On Tue, 7 May 2002, Andrea Arcangeli wrote:
> If Marcelo accepts my patches, I will be very glad to replace khttpd
> with tux into mainline 2.4. The two products are completly equivalent
> and risking to increase the khttpd userbase just because tux isn't in
> mainline doesn't make any sense to me, it can only waste resources.
> (despite it makes much more sense to use zope, apache, servlets and php
> instead of tux for anything real, first of all for security reasons, but
> that's another issue, here the issue is khttpd vs tux and this one is a
> no brainer)
Yes, functionally khttpd and TuX are more or less equivalent, but khttpd
does not depend on any user space command, it is fully
configurable via procfs. If I do remember well when you showed me TuX
at SNS, it had to be managed trought some command line.
If khttpd bugs can be fixed, there is no real reason to replace it with
On the other side to merge TuX together with khttpd could seem a bad
replication, unnecessary for cleanness. What could be the really important
point is how well khttpd and TuX are maintained. TuX semms to be activelly
maintained, while khttpd maintainer was a little absent in recent past, it
What was surprising me is that I use khttpd since a lot of time, and while
I saw some of the secundary bugs reported here, it was stable for server
user on my servers, and they can be very stressed, and khttpd is very
usefull with high loads, expecially with sparc linux.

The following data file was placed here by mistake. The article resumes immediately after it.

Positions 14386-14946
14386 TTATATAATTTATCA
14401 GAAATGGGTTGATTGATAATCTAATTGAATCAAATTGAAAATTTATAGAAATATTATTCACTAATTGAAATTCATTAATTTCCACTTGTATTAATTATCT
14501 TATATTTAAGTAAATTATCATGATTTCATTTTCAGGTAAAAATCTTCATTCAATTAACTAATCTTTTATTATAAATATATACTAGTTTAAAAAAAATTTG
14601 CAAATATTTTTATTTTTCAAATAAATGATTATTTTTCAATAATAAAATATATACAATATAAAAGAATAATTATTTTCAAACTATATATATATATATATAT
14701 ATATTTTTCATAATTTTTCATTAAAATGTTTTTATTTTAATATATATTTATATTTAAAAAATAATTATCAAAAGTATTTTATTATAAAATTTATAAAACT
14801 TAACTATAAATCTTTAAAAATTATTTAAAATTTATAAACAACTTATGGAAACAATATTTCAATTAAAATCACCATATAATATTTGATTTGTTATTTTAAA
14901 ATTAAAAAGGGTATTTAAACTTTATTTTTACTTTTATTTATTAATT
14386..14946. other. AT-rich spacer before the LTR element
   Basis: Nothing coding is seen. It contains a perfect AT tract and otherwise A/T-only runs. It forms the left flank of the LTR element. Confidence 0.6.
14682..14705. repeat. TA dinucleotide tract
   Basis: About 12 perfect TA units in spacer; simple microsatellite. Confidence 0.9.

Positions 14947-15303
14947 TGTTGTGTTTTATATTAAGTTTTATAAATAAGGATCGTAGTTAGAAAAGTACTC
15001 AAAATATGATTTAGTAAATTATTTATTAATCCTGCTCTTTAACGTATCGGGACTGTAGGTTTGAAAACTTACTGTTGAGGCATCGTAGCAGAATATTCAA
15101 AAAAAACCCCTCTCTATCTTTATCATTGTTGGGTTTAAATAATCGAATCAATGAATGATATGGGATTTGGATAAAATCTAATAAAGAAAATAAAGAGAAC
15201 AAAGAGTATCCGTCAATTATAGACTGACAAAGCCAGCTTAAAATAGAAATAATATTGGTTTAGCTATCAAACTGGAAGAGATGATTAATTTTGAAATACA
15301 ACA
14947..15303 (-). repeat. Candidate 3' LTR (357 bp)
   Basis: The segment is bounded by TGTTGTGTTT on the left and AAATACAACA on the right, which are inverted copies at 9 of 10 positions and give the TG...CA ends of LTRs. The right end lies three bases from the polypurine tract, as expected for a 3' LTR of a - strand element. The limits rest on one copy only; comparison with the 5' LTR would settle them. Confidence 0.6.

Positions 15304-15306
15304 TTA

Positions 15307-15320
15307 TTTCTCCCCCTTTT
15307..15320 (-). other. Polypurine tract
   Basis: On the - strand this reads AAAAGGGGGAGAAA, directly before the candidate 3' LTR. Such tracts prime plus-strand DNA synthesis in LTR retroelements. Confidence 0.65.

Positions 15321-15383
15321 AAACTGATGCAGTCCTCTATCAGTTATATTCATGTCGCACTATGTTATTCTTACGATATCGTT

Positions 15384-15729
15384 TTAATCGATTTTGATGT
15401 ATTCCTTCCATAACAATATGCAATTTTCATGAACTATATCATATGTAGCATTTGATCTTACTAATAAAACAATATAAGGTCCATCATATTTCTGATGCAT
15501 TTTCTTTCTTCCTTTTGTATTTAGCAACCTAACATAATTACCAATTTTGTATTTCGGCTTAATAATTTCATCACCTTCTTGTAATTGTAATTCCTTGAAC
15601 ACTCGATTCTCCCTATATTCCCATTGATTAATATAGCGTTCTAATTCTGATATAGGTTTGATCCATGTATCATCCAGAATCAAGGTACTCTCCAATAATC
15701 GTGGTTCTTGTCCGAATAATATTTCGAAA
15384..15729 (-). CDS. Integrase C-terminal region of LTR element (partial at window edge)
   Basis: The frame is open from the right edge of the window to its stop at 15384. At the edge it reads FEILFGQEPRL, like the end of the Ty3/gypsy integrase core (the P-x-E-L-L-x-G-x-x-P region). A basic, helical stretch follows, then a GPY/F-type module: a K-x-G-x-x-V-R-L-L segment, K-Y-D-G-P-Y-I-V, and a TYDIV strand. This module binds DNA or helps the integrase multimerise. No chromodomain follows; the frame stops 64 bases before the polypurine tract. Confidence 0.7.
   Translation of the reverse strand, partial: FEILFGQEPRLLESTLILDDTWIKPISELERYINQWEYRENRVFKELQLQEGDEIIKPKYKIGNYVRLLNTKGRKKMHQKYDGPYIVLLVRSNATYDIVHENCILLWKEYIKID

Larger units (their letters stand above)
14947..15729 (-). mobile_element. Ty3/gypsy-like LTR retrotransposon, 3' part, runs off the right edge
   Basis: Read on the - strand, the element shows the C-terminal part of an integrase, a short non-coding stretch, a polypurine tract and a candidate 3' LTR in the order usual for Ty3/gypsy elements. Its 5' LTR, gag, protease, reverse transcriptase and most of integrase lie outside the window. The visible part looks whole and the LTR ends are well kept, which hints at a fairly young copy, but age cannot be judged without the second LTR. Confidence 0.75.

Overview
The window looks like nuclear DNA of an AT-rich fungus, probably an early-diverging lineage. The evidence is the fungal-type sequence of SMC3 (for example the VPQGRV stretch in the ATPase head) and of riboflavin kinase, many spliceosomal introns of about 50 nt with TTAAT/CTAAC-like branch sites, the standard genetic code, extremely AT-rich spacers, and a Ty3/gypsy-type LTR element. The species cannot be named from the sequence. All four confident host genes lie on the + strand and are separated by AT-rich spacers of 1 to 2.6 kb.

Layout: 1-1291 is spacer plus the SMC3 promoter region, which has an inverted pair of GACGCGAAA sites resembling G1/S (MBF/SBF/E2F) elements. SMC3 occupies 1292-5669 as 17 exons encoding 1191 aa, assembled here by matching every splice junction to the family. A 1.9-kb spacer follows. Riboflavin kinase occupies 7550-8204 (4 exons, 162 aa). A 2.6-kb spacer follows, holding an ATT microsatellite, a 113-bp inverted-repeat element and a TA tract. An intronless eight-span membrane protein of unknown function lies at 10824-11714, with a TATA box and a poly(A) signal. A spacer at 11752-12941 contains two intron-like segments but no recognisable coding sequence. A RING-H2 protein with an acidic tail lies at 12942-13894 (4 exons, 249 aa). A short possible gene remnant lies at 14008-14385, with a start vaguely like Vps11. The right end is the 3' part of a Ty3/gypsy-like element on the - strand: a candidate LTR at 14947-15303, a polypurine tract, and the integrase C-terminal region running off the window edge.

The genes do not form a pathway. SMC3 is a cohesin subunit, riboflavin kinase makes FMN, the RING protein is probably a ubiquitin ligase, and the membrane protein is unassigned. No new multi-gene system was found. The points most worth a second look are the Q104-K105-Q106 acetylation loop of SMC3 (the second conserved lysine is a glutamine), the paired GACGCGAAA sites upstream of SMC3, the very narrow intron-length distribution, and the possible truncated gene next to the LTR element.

Probably that is
because I do not change khttpd configuration on the fly (I use from 2 to 8
threads depending on how many CPUs I have).
So I tested the patch posted here, and it worked (well the addons to the
README are quite important, but I am using even longer sleeps ;), due to
experience I had with khttpd, but that is not a real bug )
About the security reasons, you are not complitelly wrong nor complitelly
right. khttpd use apache or whatelse web server for everything is not a
static page, and for every static page that has not the correct
permissions. I tried a lot of time to crash it with high loads, but nope
even on a gigabit ethernet, all I could get is a 403 message.
Maybe on PCs it behaves differently...
To unsubscribe from this list: send the line "unsubscribe linux-kernel" in
the body of a message to email@example.com
More majordomo info at http://vger.kernel.org/majordomo-info.html
Please read the FAQ at http://www.tux.org/lkml/
This archive was generated by hypermail 2b29 : Tue May 07 2002 - 22:00:30 EST